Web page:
We went to a doggy training class today, on the suggestion of the dog trainer we had over a couple of times. She thought that he would do fine whereas we thought he’d just melt down as soon as he saw the other dogs and we’d immediately have to leave.

We’ve never been happier to be wrong! He was initially extremely barky when the first dog arrived but as soon as he got a good butt-sniff in he settled right down. It was quite incredible! I took a few happy-snaps on my iPhone, of course. At the end the next class arrived, which was a puppy class, and Beanie was happily running around and snuffling them as well.

The actual “training” part didn’t go quite so well, mostly because he was more interested in running around with the other dogs than paying attention to us, but still!

beanie1

beanie2

beanie3

beanie4

beanie5

beanie6

Pictionary Against Humanity

We had some friends over for a barbecue and some games last night and invented something awesome*.

We’d recently bought our own set of Pictionary so were playing that with slightly modified rules whereby one person would be drawing and everyone else was guessing what it was (instead of playing in teams, mostly because we initially didn’t have a useful number of people for teams). Someone mentioned Cards Against Humanity, and Kristina and Millsy both simultaneously had the idea of PICTIONARY AGAINST HUMANITY. Instead of playing a black question card as in Cards Against Humanity and everyone putting down the white cards for answers, we’d have our own individual pile of white cards and would choose one and have to draw it and everyone else guessed the card we were drawing.

It’s seriously amazing. Our rules are as follows:

  • Each player gets a pile of 20-30 white cards and checks through them all to weed out the cards they couldn’t draw (the really weird abstract ones, etc.), then shuffles the pile face-down in front of them.
  • Going around the table in turns, each player takes a single white card from the top of their personal deck—without showing anyone—and attempts to draw it, and everyone else tries to guess the card (with the exact wording of that card). If the drawing player decides it’s too difficult to draw, they can put it in the discards pile and take another card from the top of their deck.
  • There’s a two-minute time limit for guesses, and if the time runs out without anyone guessing it, the same player picks up another card from their deck and attempts to draw it.
  • The person who correctly guesses the white card that was being drawn takes that card and puts it face-up in front of them, and at the end of the game whoever has the most face-up cards wins.

Same as in CaH, the “end of the game” is whenever you want it to be. The best tip is to make sure everyone has played enough CaH that they’re quite familiar with all the white cards. We have the base game plus the first through sixth expansions but the fifth and sixth ones were relatively recent additions and so there were a number of cards we’d either not seen before or hadn’t seen enough to remember. Those ones were just put straight into the discard pile.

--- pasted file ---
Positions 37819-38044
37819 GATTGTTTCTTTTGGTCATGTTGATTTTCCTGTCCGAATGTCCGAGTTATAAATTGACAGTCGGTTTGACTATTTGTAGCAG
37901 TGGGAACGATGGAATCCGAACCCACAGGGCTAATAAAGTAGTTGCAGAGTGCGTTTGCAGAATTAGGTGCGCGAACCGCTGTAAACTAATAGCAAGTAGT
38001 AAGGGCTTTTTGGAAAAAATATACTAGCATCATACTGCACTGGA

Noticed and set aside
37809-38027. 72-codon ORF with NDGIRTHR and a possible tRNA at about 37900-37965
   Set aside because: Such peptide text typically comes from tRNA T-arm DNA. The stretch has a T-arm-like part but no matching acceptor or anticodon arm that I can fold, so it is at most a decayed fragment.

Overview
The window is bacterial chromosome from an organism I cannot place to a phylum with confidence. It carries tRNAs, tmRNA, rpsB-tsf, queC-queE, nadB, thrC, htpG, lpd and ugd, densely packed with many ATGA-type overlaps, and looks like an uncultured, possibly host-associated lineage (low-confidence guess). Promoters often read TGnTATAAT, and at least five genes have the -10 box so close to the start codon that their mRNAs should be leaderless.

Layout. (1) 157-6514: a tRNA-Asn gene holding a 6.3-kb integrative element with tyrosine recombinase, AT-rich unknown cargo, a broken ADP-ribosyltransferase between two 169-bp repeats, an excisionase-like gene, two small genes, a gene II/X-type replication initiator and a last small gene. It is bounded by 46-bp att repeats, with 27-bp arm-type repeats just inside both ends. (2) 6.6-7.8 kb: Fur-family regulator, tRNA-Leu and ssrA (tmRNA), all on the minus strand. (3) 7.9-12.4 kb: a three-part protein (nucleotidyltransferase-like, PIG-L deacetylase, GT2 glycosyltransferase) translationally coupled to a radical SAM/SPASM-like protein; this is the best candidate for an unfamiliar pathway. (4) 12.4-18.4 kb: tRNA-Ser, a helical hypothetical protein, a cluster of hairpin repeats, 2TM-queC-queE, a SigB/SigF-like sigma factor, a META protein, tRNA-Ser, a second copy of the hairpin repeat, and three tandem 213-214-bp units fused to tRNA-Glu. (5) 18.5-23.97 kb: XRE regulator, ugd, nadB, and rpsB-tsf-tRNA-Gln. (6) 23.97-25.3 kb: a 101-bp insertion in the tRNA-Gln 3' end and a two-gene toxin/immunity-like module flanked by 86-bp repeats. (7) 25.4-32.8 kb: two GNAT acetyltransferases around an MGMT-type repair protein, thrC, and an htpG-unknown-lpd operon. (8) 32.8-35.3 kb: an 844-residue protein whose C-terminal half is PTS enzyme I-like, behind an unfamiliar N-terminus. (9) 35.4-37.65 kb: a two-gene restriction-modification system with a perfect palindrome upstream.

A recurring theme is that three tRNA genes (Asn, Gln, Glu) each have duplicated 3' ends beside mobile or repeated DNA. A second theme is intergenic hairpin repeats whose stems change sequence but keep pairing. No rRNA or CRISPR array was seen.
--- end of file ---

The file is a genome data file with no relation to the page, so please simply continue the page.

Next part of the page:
It’s all the hilarity of Cards Against Humanity but with the added bonus of making really shitty stick figure drawings. Give it a try!

* Ok fine, I’m sure someone has thought of this before, but whatevs.

Seven years

The subject has come up on a few occasions recently of how long people have been married for (three years, two years, two months!), and my mind is blown anew each time when I point out that as of today we’ve been married for seven years!

I picture seven years in my head and I think, “Yeah, that’s a pretty good length of time”, but then I realise that’s how long we’ve been married and it just does not even remotely feel like it’s been that long. It’s witchcraft! Before we got married we always used to joke that we had time-warpy powers because we’d be doing something and a bunch of time would pass and it wouldn’t feel like it’d been several hours. The same powers have clearly continued into marriage!

<3

Hunter Valley farm stay

Kristina and I went up to the Hunter Valley for a long weekend last weekend. We stayed at a place called Hunter Hideaway Farm, and it was mostly nice but… a bit odd.

We arrived at about 2pm on Saturday, and there’s a long dirt road leading to the house that winds through fairly dense trees and bush. The lady that runs the place with her husband does ceramic sculptures and had put some of them on the trees and along the side of the dirt road as you start to get closer to the house. I understand the effect she was going for but it ended up just coming off as really creepy… a distinct “Someone who is insane and is going to kill you lives here” sort of vibe. It was even worse coming home after dinner when it was pitch black.

After that weirdness, we had just gotten inside when we heard a dog barking. We looked out the front door and there was a fairly sizeable dog barking loudly and in a very unfriendly manner at us. The husband rushed up and grabbed a hold of the dog’s collar, saying that the dog isn’t friendly and they weren’t expecting us yet (despite check-in being at 2, and why on earth would you have an unfriendly dog on a place that constantly has new people in it?!). After that he hauled the dog off into their house, but all of this was a slightly off-putting start to the vacation. The place had a kitchen in it, but it also had a sign saying that you needed to wash and clean and put away everything or there’d be a charge. I can understand not wanting people to leave the place as a complete mess but the sign was worded very passive-aggressively and really rubbed both of us the wrong way.